Leader Trends: Do We Promote Jealousy?

By | April 23, 2019

[April 23, 2019] My wife Nancy was watching a news program a couple of days ago. Being interviewed was a new Congresswoman from New York City; Alexandria Ocasio-Cortez. She was promoting policies that raised the income tax of the “rich” by as much as 90%. In the background, you could hear loud, excited cheering from the audience. My wife said that the New York Congresswoman was promoting jealousy to gather more followers.

“As iron is eaten away by rust, so the envious are consumed by their own passion.” – Antisthenes, ancient Greek philosopher

Yes, leaders do promote jealousy – especially in Western nations – but it has not always been that way. Leaders would do well to take the lessons of the ancients. When we resent the possessions, achievements, or status of another, we are jealous. This emotion is powerful, and the ability to resist the innate temptation to act upon it is strong. The ancients wrote that by resisting jealousy, we gain control of our persons and ensure our future.

Jealousy is a departure from responsibility and is the path to sin and ruin. There is a clear propensity for humans to be jealous of others. It can either propel us through a burning passion for doing good or it can lead to our destruction socially, economically, and even the dissolution of our family or death.

Proverbs 27:4 Anger is cruel and fury overwhelming, but who can stand before jealousy?” This famous quote from the Bible shows us that peoples long ago learned its destructive power. Those lessons echo today. When leaders encourage jealousy of what has been gained by others, they are not moral and are making a mockery of their leadership position.

Jealousy in Capitalist, Judeo-Christian nations is channeled in a positive way through the idea that if you work hard enough, you will achieve anything of your desires. The light of goodness will shine upon you. It is up to you to reject jealousy and not the responsibility of the randomness of a centralized government or unfair leader. That is what distinguishes free nations from others and free men from enslaved men.

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Author: Douglas R. Satterfield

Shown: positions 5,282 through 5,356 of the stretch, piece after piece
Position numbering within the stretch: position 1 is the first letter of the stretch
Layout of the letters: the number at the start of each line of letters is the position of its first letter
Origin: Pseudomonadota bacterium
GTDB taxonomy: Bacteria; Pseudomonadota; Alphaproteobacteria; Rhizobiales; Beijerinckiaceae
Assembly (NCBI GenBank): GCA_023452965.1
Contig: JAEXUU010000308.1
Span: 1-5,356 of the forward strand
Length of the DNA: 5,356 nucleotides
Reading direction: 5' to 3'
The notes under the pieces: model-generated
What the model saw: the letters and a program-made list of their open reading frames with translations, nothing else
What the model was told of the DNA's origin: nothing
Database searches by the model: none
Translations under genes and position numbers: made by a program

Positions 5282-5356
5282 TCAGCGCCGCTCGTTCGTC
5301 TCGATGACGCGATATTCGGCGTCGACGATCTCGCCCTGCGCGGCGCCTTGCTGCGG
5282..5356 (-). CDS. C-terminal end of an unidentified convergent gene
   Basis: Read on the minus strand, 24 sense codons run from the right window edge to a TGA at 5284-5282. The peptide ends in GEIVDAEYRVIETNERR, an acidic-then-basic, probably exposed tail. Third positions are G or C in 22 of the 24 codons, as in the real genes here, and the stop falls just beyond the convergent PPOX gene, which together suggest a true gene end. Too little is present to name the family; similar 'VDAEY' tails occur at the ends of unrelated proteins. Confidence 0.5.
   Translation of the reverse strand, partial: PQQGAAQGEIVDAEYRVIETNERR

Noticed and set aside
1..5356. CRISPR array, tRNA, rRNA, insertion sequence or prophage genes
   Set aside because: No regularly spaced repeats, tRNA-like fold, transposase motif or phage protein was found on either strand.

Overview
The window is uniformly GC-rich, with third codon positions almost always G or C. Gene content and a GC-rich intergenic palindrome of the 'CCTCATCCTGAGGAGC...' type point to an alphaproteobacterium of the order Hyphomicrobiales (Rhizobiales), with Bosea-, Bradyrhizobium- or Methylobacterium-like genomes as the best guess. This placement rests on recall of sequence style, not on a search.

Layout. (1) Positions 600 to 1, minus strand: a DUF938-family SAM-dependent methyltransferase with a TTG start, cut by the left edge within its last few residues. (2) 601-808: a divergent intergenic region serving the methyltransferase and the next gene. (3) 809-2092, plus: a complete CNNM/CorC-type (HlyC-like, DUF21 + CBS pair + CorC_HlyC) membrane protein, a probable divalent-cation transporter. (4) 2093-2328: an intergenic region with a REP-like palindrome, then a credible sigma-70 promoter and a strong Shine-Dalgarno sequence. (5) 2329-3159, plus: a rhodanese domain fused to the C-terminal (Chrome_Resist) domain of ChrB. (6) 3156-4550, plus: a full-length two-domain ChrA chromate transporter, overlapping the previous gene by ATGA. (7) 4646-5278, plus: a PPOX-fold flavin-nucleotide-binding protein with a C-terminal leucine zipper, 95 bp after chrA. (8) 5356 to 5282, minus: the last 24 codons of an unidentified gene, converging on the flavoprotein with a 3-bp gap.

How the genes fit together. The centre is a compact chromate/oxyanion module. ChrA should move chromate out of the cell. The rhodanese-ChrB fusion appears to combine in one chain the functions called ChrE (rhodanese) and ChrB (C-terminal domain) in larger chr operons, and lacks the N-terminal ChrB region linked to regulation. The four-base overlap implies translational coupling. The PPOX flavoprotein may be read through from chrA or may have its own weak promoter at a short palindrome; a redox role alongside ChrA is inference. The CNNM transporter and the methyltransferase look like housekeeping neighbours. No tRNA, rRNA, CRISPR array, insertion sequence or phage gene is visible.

Hello. I'm Doug and I provide at least one article everyday on some leadership topic. I welcome comments and also guests who would like to write an article. Thanks for reading my blog.

17 thoughts on “Leader Trends: Do We Promote Jealousy?

  1. JT Patterson

    You can feel envy about something you don’t have but want, but you feel jealousy over something you already have but are afraid of losing.

    Reply
    1. Roger Yellowmule

      A good way to make a distinction between ‘envy’ and ‘jealousy.’ Thanks JT>

      Reply
  2. Willie Shrumburger

    It’s no fun to feel envy or jealousy because both make you feel inadequate. Envy is when you want what someone else has, but jealousy is when you’re worried someone’s trying to take what you have. If you want your neighbor’s new convertible, you feel envy. If she takes your husband for a ride, you feel jealousy.

    Reply
  3. Greg Heyman

    “Our envy always lasts longer than the happiness of those we envy.”- François de la Rochefoucauld

    Reply
    1. Shawn C. Stolarz

      Smart guy. I like the quote. Keep ’em coming our way, Greg.

      Reply
  4. Eric Coda

    Jealousy is unhealthy, it prevents us from moving forward, and it fixates us on what others have, instead of what we want to work for.

    Reply
  5. AutisticTechie

    People who feel inadequate, insecure, or overly dependent tend to be more jealous than others.

    Reply
  6. Anita

    To handle jealousy you must:
    1. Understand the emotion of jealousy.
    2. Tackle your feelings.
    3. Get to the root of your jealousy.

    Reply
  7. Roger Yellowmule

    Thanks for pushing the idea that ‘jealously’ is a dangerous emotion that must be controlled if we are to be good folks.

    Reply
    1. Wilson Cox

      Jealousy can ruin your peace and end relationships; it can also be a signal to you that it’s time to make a change.

      Reply
  8. Len Jakosky

    Love your article today, Gen. Satterfield. Lots to say about this topic. It is interesting that you will find most of what is written on this subject in the texts of religions and not so much in modern philosophically educated people.

    Reply
  9. Fred Weber

    Political leaders in the US and other Western nations are doing their best to promote jealousy because it’s not only easy but they personally gain from the fallout. They garner votes and followers who are immature and ungrateful for what they have. Just look at any large city. The citizens think that by taking from the “rich” or “powerful” then they are just being on their moral superiority stand.

    Reply
  10. Janna Faulkner

    Wow, nice argument against jealousy. I too have seen jealousy rip apart families, tear down businesses, and do a host of destruction. We must resist it.

    Reply

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